4. The mad new constitution also includes a balanced budget requirement.
  5. To achieve that, the government reportedly prepared its own IMF-independent austerity package (which shall not be called austerity package but one Orwellian term or another), to be rolled out in full after the end of Hungary's EU Presidency.
  6. Already earlier this year, they began with massive cutbacks in culture, education, and some public servants, and some labour rights.

So, what will happen when they implement wider austerity? IMHO the key is the behaviour of the far-right, and it could get worse than in Greece. In Hungary, the fact that attempted 'centrist' instrumentation of the far-right only empowered the latter is reflected by an electoral result rather than just opinion polls changed the configuration.

Years ago, the now ruling Fidesz party wanted to gobble up the entire Right, from national liberal to the anti-semitic far-right. The now-strong Jobbik party escaped from that clutch, but others who think similarly remained, thus even while Jobbik began to act as a rival and kept challenging their government authority, Fidesz continued to refuse confrontation with Jobbik for fear of losing voters to them. Even when Jobbik-close paramilitias marched up and camped in in a village with many Gypsies, their first reaction was to attack 'leftist provocateurs' trying to sow mayhem and bring the country into disrepute. But in the end they saw no way around it and pushed through some new (and limited) anti-paramilitary laws.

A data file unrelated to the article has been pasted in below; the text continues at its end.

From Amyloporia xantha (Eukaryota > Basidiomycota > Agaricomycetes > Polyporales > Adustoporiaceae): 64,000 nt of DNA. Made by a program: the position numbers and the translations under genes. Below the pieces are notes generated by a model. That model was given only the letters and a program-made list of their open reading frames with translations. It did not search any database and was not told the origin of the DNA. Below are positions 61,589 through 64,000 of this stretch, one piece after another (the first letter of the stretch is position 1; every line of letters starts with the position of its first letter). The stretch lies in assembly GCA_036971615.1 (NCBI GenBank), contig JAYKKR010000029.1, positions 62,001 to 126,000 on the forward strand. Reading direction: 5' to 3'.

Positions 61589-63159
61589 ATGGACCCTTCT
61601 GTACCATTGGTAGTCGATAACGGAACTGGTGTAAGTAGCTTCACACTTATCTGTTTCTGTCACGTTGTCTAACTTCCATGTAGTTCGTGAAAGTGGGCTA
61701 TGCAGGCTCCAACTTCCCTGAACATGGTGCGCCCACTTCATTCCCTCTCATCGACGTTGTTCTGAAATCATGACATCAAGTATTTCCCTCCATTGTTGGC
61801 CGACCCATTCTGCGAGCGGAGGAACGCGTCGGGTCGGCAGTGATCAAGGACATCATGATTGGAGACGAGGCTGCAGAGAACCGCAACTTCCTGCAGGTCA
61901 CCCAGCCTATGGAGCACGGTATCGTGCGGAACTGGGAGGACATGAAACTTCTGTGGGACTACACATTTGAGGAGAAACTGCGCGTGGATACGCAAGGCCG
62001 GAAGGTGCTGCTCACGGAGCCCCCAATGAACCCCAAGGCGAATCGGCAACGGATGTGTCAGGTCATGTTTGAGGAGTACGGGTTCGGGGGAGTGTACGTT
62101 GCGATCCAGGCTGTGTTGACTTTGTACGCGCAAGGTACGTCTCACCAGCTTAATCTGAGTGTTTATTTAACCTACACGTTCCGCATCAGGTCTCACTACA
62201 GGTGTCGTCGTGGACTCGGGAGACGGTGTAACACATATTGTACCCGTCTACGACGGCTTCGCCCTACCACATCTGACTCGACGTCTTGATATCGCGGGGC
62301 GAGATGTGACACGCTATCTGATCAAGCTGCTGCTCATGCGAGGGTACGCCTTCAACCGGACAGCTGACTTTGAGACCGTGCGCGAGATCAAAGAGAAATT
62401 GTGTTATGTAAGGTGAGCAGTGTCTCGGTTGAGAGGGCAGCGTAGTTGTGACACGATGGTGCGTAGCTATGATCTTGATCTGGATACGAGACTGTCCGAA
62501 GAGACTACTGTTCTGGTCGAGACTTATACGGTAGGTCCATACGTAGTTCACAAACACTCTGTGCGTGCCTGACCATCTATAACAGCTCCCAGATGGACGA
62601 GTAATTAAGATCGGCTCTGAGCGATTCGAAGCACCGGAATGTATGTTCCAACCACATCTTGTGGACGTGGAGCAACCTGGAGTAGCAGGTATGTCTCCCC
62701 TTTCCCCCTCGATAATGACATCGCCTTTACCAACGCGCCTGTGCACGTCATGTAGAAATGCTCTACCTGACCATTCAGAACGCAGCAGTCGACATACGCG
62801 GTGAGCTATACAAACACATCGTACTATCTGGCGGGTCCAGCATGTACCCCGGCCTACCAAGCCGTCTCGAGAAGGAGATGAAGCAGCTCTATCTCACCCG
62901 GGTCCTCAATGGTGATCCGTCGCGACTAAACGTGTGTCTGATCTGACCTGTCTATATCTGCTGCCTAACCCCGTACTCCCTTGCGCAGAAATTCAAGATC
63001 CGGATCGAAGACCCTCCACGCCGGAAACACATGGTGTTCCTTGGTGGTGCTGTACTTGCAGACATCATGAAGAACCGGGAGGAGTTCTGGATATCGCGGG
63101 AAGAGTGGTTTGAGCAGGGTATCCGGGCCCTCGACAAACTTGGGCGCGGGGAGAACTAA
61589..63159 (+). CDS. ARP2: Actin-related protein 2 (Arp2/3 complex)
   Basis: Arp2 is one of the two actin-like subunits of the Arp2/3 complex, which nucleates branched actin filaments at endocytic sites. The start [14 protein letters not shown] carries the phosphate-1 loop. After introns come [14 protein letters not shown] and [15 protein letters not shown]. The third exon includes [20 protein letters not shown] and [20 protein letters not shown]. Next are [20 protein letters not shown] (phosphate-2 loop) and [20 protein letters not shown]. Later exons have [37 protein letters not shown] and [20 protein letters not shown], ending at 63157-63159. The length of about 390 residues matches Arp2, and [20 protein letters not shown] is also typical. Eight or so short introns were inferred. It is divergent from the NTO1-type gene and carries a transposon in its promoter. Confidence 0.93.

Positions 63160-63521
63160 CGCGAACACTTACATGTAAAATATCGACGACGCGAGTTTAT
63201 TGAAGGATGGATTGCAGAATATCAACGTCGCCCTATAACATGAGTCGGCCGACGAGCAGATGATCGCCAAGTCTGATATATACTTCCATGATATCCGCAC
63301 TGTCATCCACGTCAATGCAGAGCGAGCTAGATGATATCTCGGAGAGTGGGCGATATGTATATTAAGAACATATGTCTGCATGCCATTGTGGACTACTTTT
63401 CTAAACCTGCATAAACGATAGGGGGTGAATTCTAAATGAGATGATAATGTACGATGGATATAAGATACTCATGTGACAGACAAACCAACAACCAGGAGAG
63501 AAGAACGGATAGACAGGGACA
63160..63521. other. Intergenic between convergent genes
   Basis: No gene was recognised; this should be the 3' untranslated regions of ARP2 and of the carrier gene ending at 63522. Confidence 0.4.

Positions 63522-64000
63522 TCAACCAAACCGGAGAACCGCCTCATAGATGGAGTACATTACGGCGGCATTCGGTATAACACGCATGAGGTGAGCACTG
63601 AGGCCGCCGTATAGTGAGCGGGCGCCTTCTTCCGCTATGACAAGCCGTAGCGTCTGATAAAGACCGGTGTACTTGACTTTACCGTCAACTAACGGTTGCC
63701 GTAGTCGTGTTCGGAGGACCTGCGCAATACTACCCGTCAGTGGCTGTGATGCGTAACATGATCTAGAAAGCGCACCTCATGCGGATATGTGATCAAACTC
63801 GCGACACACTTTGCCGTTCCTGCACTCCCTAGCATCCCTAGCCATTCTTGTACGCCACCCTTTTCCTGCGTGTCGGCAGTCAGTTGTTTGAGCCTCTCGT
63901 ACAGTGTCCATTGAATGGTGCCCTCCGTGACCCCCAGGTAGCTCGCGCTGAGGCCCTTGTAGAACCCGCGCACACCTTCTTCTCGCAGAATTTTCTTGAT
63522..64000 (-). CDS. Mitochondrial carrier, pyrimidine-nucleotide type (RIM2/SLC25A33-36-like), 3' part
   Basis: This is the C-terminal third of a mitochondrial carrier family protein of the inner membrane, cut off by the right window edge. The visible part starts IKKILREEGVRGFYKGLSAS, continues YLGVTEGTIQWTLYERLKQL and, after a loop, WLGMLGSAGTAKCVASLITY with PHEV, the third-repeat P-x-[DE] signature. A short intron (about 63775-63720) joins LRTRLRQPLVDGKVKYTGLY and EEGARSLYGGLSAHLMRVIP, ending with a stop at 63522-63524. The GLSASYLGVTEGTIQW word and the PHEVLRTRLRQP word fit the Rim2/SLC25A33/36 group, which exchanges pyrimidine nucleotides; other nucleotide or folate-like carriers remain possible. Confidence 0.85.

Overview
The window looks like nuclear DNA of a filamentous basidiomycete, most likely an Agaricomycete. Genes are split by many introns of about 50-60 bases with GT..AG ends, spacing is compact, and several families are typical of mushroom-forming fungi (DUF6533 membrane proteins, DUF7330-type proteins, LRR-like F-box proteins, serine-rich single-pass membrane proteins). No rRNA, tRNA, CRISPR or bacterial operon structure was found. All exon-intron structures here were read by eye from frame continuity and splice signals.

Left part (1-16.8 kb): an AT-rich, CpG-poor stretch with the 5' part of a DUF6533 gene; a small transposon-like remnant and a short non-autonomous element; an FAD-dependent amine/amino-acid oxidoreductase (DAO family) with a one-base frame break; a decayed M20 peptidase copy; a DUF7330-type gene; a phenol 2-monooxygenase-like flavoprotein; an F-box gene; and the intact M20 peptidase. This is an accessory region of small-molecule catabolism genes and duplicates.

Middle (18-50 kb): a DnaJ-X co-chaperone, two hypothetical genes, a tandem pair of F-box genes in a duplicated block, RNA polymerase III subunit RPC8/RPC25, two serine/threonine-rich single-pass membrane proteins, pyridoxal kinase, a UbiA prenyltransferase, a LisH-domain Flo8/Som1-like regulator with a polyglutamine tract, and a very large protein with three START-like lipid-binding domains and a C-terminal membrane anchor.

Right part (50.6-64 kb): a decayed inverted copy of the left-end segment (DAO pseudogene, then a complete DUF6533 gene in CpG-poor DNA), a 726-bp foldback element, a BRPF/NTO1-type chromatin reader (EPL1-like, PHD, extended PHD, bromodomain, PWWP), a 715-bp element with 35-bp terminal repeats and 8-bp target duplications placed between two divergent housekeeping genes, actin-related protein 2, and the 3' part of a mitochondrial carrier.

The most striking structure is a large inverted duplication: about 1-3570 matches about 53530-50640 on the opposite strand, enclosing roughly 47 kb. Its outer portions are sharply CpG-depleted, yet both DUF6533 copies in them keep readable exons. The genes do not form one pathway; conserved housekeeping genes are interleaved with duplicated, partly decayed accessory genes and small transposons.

So confrontation between Fidesz and Jobbik is on. And signs are Jobbik won't be content with focusing public anger on Gypsies and Jews, and will use social anger to attack the government, too. Right now, of the half dozen uncoordinated movements staging anti-government protests, the loudest is a police union associated with Jobbik. (The residential area around the PM's house was just cordoned off to keep them away.) All the while the 'Socialists' (and the media intellectuals who remain as representatives of liberalism) focus their criticism on... agreeing with the IMF criticism and the moaning of foreign multinationals, and LMP (the local Greens) are too obsessed with civility.

*Lunatic*, n.
One whose delusions are out of fashion.

by DoDo on Sat Jun 4th, 2011 at 06:36:20 AM EST
Not at all off-topic. Fully relevant.

In Greece we had one Tea Party (the far-right LAOS) until last month. Now we have two (the more mainstream conservative New Democracy). They both stand around the slogan "Down with taxes" which unites the tax-evading classes: small business, professionals, corporations.
Hungary is the EPP Plan for Greece. It is already working and I think is rather unstoppable. The Socialists fell in this deadly trap.


"Eurozone leaders have turned a 50bn Greek solvency problem into a 1,000bn existential crisis for the European Union." David Miliband

by Kostis Papadimitriou on Mon Jun 6th, 2011 at 03:44:02 PM EST